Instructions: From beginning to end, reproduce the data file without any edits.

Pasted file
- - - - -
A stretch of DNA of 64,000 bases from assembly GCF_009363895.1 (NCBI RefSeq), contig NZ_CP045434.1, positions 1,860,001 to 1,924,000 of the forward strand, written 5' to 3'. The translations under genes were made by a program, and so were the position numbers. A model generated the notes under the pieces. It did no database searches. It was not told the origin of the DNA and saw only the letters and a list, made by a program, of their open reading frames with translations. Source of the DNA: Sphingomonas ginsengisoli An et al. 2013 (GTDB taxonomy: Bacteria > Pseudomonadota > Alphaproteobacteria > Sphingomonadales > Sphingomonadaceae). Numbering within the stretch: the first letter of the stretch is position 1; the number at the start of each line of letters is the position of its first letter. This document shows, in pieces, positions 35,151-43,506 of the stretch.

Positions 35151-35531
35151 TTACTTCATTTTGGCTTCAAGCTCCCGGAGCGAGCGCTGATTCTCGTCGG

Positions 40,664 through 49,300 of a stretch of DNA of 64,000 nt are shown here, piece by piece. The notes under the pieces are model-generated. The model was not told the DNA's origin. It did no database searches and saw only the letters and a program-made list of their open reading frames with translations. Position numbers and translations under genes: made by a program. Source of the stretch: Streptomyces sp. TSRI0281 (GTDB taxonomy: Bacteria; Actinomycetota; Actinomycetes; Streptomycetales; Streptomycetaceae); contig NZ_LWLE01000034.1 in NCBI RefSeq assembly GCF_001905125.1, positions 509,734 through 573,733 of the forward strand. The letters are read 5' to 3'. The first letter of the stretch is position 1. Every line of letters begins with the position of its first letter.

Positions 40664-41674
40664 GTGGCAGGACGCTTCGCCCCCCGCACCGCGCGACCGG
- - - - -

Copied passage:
A stretch of DNA of 64,000 bases from assembly GCF_009363895.1 (NCBI RefSeq), contig NZ_CP045434.1, positions 1,860,001 to 1,924,000 of the forward strand, written 5' to 3'. The translations under genes were made by a program, and so were the position numbers. A model generated the notes under the pieces. It did no database searches. It was not told the origin of the DNA and saw only the letters and a list, made by a program, of their open reading frames with translations. Source of the DNA: Sphingomonas ginsengisoli An et al. 2013 (GTDB taxonomy: Bacteria > Pseudomonadota > Alphaproteobacteria > Sphingomonadales > Sphingomonadaceae). Numbering within the stretch: the first letter of the stretch is position 1; the number at the start of each line of letters is the position of its first letter. This document shows, in pieces, positions 35,151-43,506 of the stretch.

Positions 35151-35531
35151 TTACTTCATTTTGGCTTCAAGCTCCCGGAGCGAGCGCTGATTCTCGTCGG

Positions 40,664 through 49,300 of a stretch of DNA of 64,000 nt are shown here, piece by piece. The notes under the pieces are model-generated. The model was not told the DNA's origin. It did no database searches and saw only the letters and a program-made list of their open reading frames with translations. Position numbers and translations under genes: made by a program. Source of the stretch: Streptomyces sp. TSRI0281 (GTDB taxonomy: Bacteria; Actinomycetota; Actinomycetes; Streptomycetales; Streptomycetaceae); contig NZ_LWLE01000034.1 in NCBI RefSeq assembly GCF_001905125.1, positions 509,734 through 573,733 of the forward strand. The letters are read 5' to 3'. The first letter of the stretch is position 1. Every line of letters begins with the position of its first letter.

Positions 40664-41674
40664 GTGGCAGGACGCTTCGCCCCCCGCACCGCGCGACCGG